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Bonsai trees are in essence miniaturized trees that are made this way by the powers of nature for the wild bonsai varieties, or have purposely been made this way by specific pruning of the crown and roots on a constant and regular basis. The size of these miniature trees also depend on the size of the container in which they are grown in as the size of their roots are constantly kept in check. Ordinarily the plants used for bonsai use are trees but most of the bigger shrubs and plants can also be used to make bonsai plants.

Bonsai trees are indeed very beautiful works of art and have in many instances been manipulated to resemble some animals or figures. These bonsai trees are usually classified as either outdoor bonsai trees or indoor bonsai trees. The outdoor bonsai variety can usually stand a cold winter while the indoor bonsai trees usually come from the tropics and must be kept in climate similar hence their use indoors. Indoor bonsai trees can be beautiful focal points inside houses or offices and can easily be considered for use as decorative art pieces.

The Ideal Plants for Indoor Bonsai Trees

Larger plants can be used for bonsai planting however there are some that are recommended or more ideal for beginners simply because they grow quite easily and do not die quite as easily. These indoor bonsai trees are the schefflera, sago palms, aralias, gardenias, serissa, fukien tea, bougainvillea, bush cherry including some types of elms. These trees are the most ideal indoor bonsai trees for first time bonsai enthusiasts or beginners; some other bonsai trees may be better off being grown outdoors primarily due to a couple of factors that affect the plants in some way such as their need to shed leaves during the winter.

The indoor bonsai trees that are ideal for the indoors are from the tropical and sub-tropical regions, so they will have more of a need for the morning and afternoon sun. Making sure that they also have sufficient exposure so that they will grow steadily and uniformly despite being grown indoors is a prime necessity. These particular types of indoor bonsai trees are not likely to do so well if left exposed to the cold during winter (if grown in cold and temperate regions) since they originate from the tropics, and exposure to cold winter weathers may lead to their easy deaths.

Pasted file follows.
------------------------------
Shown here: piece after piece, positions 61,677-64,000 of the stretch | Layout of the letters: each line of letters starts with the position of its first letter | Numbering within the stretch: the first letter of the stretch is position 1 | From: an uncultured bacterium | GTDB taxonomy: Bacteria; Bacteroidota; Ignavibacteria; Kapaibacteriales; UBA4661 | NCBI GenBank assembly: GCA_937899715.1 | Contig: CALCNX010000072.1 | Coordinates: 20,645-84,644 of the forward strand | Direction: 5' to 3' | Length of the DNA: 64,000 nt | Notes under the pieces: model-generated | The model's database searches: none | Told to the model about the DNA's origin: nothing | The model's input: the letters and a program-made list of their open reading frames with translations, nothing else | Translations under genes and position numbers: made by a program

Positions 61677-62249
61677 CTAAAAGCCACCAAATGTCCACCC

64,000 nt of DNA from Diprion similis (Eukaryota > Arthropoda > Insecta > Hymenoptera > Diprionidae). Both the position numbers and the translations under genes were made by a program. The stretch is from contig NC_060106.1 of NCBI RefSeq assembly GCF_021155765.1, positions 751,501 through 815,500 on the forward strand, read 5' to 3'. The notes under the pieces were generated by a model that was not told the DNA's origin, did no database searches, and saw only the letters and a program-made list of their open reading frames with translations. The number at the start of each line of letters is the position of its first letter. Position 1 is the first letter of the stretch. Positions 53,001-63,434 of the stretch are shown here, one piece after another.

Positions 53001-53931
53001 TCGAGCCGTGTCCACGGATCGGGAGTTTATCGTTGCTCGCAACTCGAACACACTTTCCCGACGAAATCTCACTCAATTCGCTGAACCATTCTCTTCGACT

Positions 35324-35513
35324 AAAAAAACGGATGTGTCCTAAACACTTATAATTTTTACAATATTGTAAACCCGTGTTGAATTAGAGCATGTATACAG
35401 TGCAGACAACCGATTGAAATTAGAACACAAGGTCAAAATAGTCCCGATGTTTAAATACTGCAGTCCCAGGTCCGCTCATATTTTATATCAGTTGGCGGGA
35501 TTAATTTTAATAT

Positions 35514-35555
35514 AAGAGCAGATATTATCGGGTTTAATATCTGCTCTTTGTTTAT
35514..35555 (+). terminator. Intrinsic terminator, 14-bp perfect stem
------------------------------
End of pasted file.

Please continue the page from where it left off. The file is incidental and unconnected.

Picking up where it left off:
It is common knowledge that most indoor bonsai trees can easily be treated pretty much in the same manner as most house plants, being indoor plants after all. Similarly the most common need is to just water when the soil in the pots starts to feel dry and in addition they should be exposed to late or early sunlight often. The use of fluorescent and incandescent lights should be sufficient to meet this need for some indoor bonsai trees.

Bonsai need to be re-potted at least every two years, usually around spring and during these times some maintenance steps need to be taken. Roots need to be pruned during re-potting to keep the bonsai relatively small and not allow it to grow more than it needs to. The new pot will need to have the same drainage holes as the old one, or you can re-pot it in the old one if this is desired. Drainage features needs to keep the roots from water rot which is common in potted plants.